Elephantine was a fort that stood just before the first cataract of the Nile. During the Second Intermediate Period (1650 - 1550 BCE), the fort marked the southern border of Egypt.
According to Egyptian mythology, here was the dwelling place of Khnum, the ram-headed god of the cataracts, who guarded and controlled the waters of the Nile from caves beneath the island. He was worshipped here as part of a late triad among the Egyptian pantheon of deities. The Elephantine Triad included Satis and Anuket. Satis was worshipped from very early times as a war goddess and protector of this strategic region of Egypt. When seen as a fertility goddess, she personified the bountiful annual flooding of the Nile, which was identified as her daughter, Anuket. The cult of Satis originated in the ancient city of Swenet. Later, when the triad was formed, Khnum became identified as her consort and, thereby, was thought of as the father of Anuket. His role in myths changed later and another deity was assigned his duties with the river. At that time his role as a potter enabled him to be assigned a duty in the creation of human bodies.
Ta-Seti (Land of the bow, also Ta Khentit, Borderland) was one of 42 nomoi (administrative division) in Ancient Egypt. Ta-Seti also marked the border area towards Nubia.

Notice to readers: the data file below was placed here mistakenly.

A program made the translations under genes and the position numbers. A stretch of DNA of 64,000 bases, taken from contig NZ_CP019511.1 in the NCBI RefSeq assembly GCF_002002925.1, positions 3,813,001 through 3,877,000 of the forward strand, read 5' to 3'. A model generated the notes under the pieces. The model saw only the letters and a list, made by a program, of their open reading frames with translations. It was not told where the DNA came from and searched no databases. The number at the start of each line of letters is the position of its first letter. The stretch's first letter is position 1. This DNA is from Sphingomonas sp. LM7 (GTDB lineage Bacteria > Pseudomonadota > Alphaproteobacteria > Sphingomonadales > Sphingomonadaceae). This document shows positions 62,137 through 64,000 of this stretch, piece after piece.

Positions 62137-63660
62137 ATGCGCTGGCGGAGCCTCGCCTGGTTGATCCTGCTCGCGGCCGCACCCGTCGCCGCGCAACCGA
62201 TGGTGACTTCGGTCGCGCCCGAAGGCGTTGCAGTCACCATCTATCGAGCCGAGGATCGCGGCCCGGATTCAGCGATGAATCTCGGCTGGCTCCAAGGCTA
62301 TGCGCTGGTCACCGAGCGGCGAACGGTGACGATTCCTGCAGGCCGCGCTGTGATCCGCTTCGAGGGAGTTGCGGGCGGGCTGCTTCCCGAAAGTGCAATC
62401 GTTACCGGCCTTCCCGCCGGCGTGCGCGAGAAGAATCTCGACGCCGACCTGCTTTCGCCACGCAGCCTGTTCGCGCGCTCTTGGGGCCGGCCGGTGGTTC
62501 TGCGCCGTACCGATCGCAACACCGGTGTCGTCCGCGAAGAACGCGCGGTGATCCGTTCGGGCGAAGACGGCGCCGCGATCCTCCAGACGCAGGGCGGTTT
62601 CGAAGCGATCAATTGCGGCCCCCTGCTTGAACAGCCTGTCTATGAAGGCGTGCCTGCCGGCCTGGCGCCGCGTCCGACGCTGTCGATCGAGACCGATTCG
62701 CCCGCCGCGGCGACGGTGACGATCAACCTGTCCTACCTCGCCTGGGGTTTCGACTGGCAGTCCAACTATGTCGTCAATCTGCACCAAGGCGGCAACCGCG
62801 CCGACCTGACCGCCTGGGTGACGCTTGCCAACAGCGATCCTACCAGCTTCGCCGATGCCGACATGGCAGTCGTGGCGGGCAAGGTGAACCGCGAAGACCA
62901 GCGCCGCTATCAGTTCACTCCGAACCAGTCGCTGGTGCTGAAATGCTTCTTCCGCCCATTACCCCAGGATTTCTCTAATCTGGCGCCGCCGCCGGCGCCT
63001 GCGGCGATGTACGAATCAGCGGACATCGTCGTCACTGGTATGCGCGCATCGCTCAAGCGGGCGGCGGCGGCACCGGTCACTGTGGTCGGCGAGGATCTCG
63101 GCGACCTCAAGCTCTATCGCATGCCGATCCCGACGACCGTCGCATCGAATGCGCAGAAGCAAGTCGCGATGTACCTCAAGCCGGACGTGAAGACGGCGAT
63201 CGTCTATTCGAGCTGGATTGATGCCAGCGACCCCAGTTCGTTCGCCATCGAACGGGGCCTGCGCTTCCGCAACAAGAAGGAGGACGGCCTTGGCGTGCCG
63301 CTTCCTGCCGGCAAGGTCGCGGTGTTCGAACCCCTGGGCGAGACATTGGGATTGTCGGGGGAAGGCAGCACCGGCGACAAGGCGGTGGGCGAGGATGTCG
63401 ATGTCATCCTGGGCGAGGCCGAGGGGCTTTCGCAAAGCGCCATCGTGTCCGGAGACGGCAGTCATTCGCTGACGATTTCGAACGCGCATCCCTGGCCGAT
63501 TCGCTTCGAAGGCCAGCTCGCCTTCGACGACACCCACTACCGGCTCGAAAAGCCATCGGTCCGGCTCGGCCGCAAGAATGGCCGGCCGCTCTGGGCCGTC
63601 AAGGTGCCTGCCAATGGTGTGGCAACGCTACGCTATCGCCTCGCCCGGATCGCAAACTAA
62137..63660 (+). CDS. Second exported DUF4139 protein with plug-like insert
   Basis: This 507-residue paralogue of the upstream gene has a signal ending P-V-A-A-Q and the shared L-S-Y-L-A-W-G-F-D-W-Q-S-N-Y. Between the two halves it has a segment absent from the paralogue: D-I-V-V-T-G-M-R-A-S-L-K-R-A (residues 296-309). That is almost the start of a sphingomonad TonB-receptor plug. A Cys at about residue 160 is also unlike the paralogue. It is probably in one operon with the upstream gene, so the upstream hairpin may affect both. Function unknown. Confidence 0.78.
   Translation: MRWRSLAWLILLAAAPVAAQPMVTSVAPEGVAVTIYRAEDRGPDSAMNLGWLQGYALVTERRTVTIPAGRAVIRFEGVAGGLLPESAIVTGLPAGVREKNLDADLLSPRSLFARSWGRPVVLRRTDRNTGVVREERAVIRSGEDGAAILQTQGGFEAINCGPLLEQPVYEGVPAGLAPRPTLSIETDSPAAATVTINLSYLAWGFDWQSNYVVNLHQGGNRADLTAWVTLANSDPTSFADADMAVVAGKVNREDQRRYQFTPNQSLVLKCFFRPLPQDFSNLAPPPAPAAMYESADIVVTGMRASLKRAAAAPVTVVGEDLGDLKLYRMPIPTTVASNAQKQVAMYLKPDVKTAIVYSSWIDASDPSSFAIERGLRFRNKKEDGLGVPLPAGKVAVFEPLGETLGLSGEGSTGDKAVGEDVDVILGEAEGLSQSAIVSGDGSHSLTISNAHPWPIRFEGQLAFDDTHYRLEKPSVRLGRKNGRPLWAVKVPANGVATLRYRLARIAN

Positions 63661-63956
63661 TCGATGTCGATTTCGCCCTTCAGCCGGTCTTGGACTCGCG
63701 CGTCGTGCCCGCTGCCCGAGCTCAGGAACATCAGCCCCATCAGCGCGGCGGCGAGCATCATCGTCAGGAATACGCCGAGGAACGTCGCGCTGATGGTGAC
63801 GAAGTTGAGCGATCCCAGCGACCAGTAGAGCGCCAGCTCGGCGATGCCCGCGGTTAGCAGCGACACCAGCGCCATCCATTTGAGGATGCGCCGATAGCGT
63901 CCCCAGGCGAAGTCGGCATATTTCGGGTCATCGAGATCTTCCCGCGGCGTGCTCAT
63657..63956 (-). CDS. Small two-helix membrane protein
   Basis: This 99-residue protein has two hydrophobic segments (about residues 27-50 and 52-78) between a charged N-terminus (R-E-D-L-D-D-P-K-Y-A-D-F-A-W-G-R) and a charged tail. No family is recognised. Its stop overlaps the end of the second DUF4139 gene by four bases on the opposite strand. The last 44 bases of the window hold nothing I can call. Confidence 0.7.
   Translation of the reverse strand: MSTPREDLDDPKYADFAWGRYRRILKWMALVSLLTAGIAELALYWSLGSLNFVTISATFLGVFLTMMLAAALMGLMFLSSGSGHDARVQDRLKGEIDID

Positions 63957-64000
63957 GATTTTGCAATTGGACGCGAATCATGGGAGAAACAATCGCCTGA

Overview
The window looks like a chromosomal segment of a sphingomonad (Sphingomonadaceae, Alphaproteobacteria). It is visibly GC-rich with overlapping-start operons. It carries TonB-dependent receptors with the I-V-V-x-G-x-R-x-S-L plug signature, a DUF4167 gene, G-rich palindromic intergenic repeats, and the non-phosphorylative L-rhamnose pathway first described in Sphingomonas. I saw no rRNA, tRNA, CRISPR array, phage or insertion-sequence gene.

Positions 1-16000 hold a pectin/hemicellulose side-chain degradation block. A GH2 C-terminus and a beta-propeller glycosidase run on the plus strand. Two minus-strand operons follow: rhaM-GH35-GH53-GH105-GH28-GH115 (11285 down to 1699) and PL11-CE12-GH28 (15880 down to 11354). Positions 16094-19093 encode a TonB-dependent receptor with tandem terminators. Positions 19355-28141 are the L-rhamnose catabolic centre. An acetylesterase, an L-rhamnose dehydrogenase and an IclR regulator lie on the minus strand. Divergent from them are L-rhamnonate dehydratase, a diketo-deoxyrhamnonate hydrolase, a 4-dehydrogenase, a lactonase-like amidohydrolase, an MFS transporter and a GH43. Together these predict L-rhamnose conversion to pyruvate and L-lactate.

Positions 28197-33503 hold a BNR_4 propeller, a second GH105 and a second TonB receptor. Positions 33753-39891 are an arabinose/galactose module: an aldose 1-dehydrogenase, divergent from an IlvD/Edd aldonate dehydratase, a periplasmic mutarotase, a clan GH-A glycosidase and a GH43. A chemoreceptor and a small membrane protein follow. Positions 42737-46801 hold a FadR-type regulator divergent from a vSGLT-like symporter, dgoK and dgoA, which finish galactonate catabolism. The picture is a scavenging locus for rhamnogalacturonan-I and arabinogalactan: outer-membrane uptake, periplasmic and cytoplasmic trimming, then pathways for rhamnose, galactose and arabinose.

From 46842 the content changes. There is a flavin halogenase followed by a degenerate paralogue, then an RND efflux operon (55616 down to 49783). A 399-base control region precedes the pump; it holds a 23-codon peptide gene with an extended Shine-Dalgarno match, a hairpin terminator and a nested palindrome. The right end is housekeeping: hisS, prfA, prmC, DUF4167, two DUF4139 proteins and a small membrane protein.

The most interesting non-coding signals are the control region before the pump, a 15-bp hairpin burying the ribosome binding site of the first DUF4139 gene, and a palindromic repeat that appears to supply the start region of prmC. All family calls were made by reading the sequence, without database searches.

Ta-Seti was the earliest Nubian Kingdom, dated 3,700 BCE. Bruce Williams, a curator at the University of Chicago, was instrumental in discovering numerous artifacts related to the material culture that had been found there by a previous archeologist.
The area of the district was about 2 cha-ta (about 5,5 hectare / 4,8 acres, 1 cha-ta equals roughly 2,75 hectare / 2.4 acres) and about 10,5 iteru (about 112 km / 69,6 miles, 1 iteru equals roughly 10,5 km / 6.2 miles) in length.
The Niwt (main city) was Abu / Elephantine (part of modern Aswan) and among other cities were P'aaleq / Philae (modern Philae), Sunet / Syene (modern Aswan) and Pa-Sebek / Omboi (modern Kom Ombo).
Every nome was ruled by a nomarch (provincial governor) who answered directly to the pharaoh.
Every niwt had a Het net (temple) dedicated to the chief deity and a Heqa het (nomarchs residence).
The district's main deity was Horus and among others major deities were Anuket, Arensnuphis, Hathor, Isis, Khnum, Mandulis, Satet and Sobek.
Today the area is part of the Aswan Governorate.
The Ta-Seti people and their identity is still trying to be deciphered. Today from what is know they are believed to have spoken a Nilo-Saharan language.
Philae is mentioned by numerous ancient writers, including Strabo, Diodorus, Ptolemy, Seneca, Pliny the Elder. It was, as the plural name indicates, the appellation of two small islands situated in latitude 24° north, just above the First Cataract near Aswan (Ancient Egyptian: Swenet, "Trade;" Ancient Greek: Syene). Groskurd computes the distance between these islands and Aswan at about 61.5 miles (99 km).
Philae proper, although the smaller island, is, from the numerous and picturesque ruins formerly there, the more interesting of the two. Prior to the inundation, it was not more than 1,250 feet (380 m) long and about 400 feet (120 m) broad. It is composed of Syenite stone: its sides are steep and on their summits a lofty wall was built encompassing the island.